After the airport exit, our bus nudged onto and along a stop-and-go motorway. The distant lit-up skyscrapers were straight out of the old King Kong movie, and I presumed I was looking at Manhattan (I wasn’t). Soon, a giant brown apartment building overflowed the edges of my bus window. I held my breath at the enormity of it. Just as that building slid out of sight, here came another, then another, each with its row upon row upon row of Christmas-lit windows. I was glimpsing and gliding past hundreds of American lives, hundreds of squabbles and fights and tears and hugs, a thousand breakfasts and suppers and bedtime stories. Yet, it was safe to assume that these lives were as unfathomable to each other as they were to a just-arrived Irish girl on a Trailways bus. I scrunched down and dipped my head to find a horizon, because somewhere, I thought, all that brown brick had to end, had to collide with an amber-lit night sky.

Another motorway. This one passed by old wooden houses with petrified back gardens and chain link fences. Suddenly, the amber city lights disappeared from the sky, and we were tunneling into endless darkness. In less than an hour, we had gone from a jungle of crammed-in lives to an abandoned place where no dog barked from a roadside gateway. Nobody maneuvered between the cars on his bicycle. Nobody stood by the side of the road with his thumb out hoping for a lift. Except for the car and the motorway lights slithering over our passenger faces, this place had no human life.

Over the motorway hung these giant green signs: Tarrytown. Newburgh. New Paltz. Kingston.

Albany. It was the last bullet point on my travel list. Albany and the Holiday Inn. If I nodded off asleep, if I didn’t pay attention, I could end up in Canada. So I sat with my rucksack propped on my lap, watching and reading the green motorway signs.

—Áine Greaney

.

Áine Greaney grew up on a remote farm in County Mayo. In 1986, after a brief career as a primary-school teacher in the Irish midlands, she moved to America, and she now lives and writes on Boston’s North Shore. As well as her four books (Simon & Schuster UK, Flume Press, Syracuse U.P. and Writers Digest Books), she has placed and broadcast personal essays and short stories in consumer and literary publications in the U.S., Ireland and the U.K. Her non-fiction essays and fiction have appeared in “Creative Nonfiction,” “The Feminist Wire,” “Salon.com,” “The Boston Globe Magazine,” “Forbes Women,” “Cyphers,” “National Public Radio Boston,” “Natural Bridge,” “Books Ireland,” “Sunday Tribune New Irish Writing,” “The Fish Anthology” and other publications. Her essay, “Green Card” (listen to Áine read her essay here) was selected as a “notable” in “Best American Essays 2013,” while her essay, “Sanctuary” was nominated for a Pushcart Prize. Áine Greaney holds a B.Ed in education and an M.A. in English. She is on the MFA Faculty at Baypath University where she has developed and teaches a writing course on narrative medicine. She has also led writing classes and workshops at various conferences and arts organizations in New England and presented at the National Writers Digest conference in New York City. www.ainegreaney.com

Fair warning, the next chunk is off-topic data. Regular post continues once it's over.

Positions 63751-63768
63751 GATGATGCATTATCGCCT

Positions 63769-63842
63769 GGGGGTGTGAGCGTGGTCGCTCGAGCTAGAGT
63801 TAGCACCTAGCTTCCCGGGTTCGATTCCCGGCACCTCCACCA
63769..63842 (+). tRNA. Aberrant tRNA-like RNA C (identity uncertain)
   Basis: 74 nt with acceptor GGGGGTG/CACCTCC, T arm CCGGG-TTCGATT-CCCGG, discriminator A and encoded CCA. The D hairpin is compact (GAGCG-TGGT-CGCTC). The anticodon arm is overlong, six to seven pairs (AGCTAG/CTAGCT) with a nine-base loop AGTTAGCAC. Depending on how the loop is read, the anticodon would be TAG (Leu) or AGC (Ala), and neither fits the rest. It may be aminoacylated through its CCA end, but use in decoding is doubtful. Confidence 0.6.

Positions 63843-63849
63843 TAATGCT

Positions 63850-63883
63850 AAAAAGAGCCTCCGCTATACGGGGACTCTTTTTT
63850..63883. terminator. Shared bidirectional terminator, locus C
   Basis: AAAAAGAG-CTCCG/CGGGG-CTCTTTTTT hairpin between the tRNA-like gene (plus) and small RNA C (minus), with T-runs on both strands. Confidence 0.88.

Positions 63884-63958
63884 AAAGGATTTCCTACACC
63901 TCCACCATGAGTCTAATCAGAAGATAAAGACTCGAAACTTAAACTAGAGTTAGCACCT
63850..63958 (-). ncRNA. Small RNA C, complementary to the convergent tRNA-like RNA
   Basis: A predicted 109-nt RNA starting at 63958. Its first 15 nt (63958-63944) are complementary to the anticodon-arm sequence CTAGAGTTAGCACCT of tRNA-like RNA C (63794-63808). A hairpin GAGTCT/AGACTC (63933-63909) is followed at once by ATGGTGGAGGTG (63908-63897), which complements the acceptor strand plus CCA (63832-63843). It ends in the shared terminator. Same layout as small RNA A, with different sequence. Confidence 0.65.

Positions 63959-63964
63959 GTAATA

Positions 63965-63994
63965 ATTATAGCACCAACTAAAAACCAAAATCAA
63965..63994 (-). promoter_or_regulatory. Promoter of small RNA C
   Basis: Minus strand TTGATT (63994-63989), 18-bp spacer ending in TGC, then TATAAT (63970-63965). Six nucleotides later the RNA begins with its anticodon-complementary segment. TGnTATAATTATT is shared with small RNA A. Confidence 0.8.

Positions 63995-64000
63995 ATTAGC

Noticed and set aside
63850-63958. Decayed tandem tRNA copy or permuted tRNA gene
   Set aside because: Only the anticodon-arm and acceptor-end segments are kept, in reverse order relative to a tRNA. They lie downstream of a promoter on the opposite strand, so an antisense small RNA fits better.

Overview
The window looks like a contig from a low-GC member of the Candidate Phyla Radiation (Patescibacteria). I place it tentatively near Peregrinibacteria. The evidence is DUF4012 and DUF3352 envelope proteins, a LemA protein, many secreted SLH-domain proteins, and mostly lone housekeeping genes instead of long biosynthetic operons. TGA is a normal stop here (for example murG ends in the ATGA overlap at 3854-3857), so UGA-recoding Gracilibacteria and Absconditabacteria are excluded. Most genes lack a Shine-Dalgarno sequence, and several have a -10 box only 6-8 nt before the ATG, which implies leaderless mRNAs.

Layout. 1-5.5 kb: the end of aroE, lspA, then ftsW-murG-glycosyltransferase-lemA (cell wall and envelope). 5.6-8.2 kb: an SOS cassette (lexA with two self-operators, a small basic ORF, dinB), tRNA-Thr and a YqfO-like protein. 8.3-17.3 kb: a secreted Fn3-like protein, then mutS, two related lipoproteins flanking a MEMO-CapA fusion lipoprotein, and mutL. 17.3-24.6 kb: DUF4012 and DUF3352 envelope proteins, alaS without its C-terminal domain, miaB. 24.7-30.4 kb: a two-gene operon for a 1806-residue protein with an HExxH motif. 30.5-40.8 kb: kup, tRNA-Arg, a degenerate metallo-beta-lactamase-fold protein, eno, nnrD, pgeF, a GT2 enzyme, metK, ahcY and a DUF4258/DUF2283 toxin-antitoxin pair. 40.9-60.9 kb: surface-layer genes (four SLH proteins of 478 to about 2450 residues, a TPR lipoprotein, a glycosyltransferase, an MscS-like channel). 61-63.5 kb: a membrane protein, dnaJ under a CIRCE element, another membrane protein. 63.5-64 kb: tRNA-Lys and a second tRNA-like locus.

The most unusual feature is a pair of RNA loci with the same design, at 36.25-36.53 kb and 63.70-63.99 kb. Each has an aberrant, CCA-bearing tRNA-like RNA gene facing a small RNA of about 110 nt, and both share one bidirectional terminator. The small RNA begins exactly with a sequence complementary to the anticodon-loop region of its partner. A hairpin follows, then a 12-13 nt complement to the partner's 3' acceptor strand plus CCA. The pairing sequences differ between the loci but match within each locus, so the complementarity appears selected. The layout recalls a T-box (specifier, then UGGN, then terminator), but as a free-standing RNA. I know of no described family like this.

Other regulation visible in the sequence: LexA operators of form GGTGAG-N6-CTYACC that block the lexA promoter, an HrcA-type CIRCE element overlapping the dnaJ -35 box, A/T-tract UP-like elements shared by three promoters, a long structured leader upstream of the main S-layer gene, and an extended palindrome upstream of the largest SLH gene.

Jan 052016
 

PouringColonyIntoHivePouring the colony into the hive.

Where the bee sucks, there suck I.
Shakespeare

 

When I was a girl, I kept company with bees. Our house stood on an old orchard that had been subdivided into urban lots; our backyard was thick with grapefruit trees. The trunks were painted bright white to keep them from getting sunburnt. I’d often take a book and climb into a tree –the branches were smooth and sturdy– and spend hours there. Cicadas hummed and left their shed exoskeletons on the bark, bees crowded the blossoms. The bees also tried to drink from our swimming pool. Mostly they drowned, though when I saw one flailing there, I’d cup my palm and scoop her up. I’d softly blow on her wet wings. She’d fly away.

Taccuino_Sanitatis,_CasanatenseFrom Taccuino Sanitatis, Casanatense—a medieval health handbook.

The bees –along with camping trips, Indian rodeos, swimming, stargazing, cartwheeling, reading, my family and my dog– were part of my ecosystem. I can’t imagine my girlhood without them. I have always loved the taste of honey.